MAKKAH: Shadia Jumbi has worked in the tawafa profession since she was eight years old, helping pilgrims and guiding them through Hajj.
“We are used to traveling to Indonesia, Malaysia, Thailand, the Philippines, and China to bring pilgrims who are later met at the pilgrims’ city in Jeddah. We used to receive pilgrims and supervise them during the Hajj journey in the holy sites and throughout the Hajj phases. They used to stay in Makkah for up to four months, in comparison to spending less than a week (there) at the moment.”
Tawafa establishments are a key part of the Hajj experience, managing pilgrims’ affairs upon their arrival in the Kingdom until they leave for their homeland after the holy rituals have been performed. A mutawwif is someone who has been appointed by the Ministry of Hajj and Umrah to guide pilgrims. These two elements are being brought into line with trade regimes and universal standards through development and modernization.
Jumbi, who is 70, is considered to be one of the first mutawwif in Makkah. She remembered when guides would fly to the home countries of people who wanted to visit the Kingdom, saying there were vast differences between Hajj in the past and Hajj in the present and that Hajj used to be an arduous journey for both pilgrims and mutawwif.
She recalled how pilgrims were captivated by Makkah’s communities. They learned about their customs and traditions, tried Hijazi food, and brought along their culture which merged with the Saudi culture. They witnessed Makkah’s manners which were a reflection of the host country’s manners and delivered a positive message to all their communities abroad.
“In the past, we received them in our homes, cooked for them, washed their clothes, celebrated them and invited them to join all our celebrations and occasions. They were keen to learn the Arabic language and learn about the most important places in Makkah and visit them, as well as the historic and archaeological sites.”
She recalled that five stories used to be dedicated to pilgrims in Makkah’s houses, with homeowners living in the highest story. They interacted with the household members as an integral part of their Hajj experience.
Nowadays, pilgrims eat, drink, and stay at hotels and camps. They do not interact with Makkah’s communities.
Jumbi said that the mutawwif would grow close to pilgrims and form a strong relationship and solid bond with them.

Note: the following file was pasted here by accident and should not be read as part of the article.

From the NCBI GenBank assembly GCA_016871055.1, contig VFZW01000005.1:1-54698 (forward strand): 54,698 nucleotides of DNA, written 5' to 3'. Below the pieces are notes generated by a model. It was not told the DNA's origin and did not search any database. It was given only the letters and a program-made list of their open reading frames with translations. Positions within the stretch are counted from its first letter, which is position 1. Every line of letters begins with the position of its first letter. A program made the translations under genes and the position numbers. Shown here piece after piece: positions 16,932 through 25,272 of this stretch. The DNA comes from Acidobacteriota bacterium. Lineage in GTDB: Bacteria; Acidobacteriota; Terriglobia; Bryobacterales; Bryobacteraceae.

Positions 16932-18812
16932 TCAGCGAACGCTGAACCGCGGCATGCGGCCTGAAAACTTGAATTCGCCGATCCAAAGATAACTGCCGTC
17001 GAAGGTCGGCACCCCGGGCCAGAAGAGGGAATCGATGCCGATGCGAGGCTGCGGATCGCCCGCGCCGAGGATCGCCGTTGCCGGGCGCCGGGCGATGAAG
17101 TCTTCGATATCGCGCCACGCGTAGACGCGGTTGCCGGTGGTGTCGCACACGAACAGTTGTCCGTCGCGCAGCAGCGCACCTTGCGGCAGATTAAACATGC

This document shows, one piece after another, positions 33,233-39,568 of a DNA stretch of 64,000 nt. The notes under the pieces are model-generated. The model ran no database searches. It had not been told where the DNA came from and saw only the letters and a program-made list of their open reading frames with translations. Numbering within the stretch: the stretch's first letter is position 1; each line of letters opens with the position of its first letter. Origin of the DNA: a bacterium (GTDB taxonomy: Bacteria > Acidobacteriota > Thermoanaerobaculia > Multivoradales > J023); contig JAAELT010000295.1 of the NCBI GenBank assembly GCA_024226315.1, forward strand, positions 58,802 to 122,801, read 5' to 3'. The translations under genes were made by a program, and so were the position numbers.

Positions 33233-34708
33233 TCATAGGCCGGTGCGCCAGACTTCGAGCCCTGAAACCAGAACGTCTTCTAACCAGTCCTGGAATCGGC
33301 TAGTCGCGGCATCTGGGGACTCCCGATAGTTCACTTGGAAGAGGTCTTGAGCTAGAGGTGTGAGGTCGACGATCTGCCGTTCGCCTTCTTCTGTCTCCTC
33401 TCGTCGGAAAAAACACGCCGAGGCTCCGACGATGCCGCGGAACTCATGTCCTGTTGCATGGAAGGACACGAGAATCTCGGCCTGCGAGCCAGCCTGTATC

“Nowadays, the mutawwif has become a mere number in a series of the tawafa offices that are spread everywhere. They no longer play their role in supervising tourist trips and market visits and, when pilgrims get sick, we drive them to the hospital, treat them and supervise them from the moment they arrive until they leave.”
She spoke of farewells, tears and open arms. “When we visited them in their countries, they did not let us stay in hotels. They received us in their homes. The mutawwif was respected and, unlike today, their main role was dealing with pilgrims as a family they respect.”
Ahmed Saleh Halabi, a writer specializing in Hajj and Umrah services, said there were many benefits to tawafa institutions being transformed into companies.
“There are benefits and gains in developing the human resources working in services and administration. Their work will not be limited to working in the Hajj season alone, but also throughout the year through diversifying service programs. The role of the tawafa companies will not be limited to securing and preparing the pilgrims’ camps in the holy sites, as they will also secure housing and food for pilgrims (in Makkah and the holy sites).
“Moreover, the companies will be able to organize the visits’ program in Makkah, as well as the tourism programs in Taif and Jeddah, which means that contributors and workers in the area of providing services for pilgrims will have economic benefits, met with the pilgrims’ benefits through the services they receive.”
Halabi said that if institutions worked on diversifying their services, they would receive different sources of income and change their traditional methods of receiving pilgrims, supervising their housing, setting up their camps in the holy sites, and providing buses to transport them.
“It is hard to demand (that) contributors inject money in new companies to increase capital, however, it is possible for companies to obtain concessional loans from banks that enable them to stand strong.”
He also said that “mentalities must change” and “everyone must accept” the new shift.
“Companies now need new ideas that call for diversifying services and participating in other services that the institutions were not involved with, such as investment in transportation and food.”
He said transformation could not harm tawafa establishments and mutawwif and that he expected change to be beneficial as they could work through the year, instead of seasonally, in any profession or service.
A mutawwif at the National Tawafa Establishment for South Asian Pilgrims, Abdul Aziz Abdul Razzaq, agreed that transformation had its advantages.
These included having a memorandum of association, a statute, share certificates, and a corporate governance manual to protect the company, ensure contributors’ rights and develop the organizational structure for members and committees by choosing the skills of professionals based on adopted standards.
Other benefits were discussing strategic goals and reports in regular meetings, and getting into investment opportunities with external partnerships — for areas such as communication, housing, food and transport — as well as providing high-quality services for pilgrims, enabling contributors to trade and purchase shares in the future, raising the share value for shareholders, enabling contributors to join the service delivery companies and the possibility of entering the Umrah system in the future.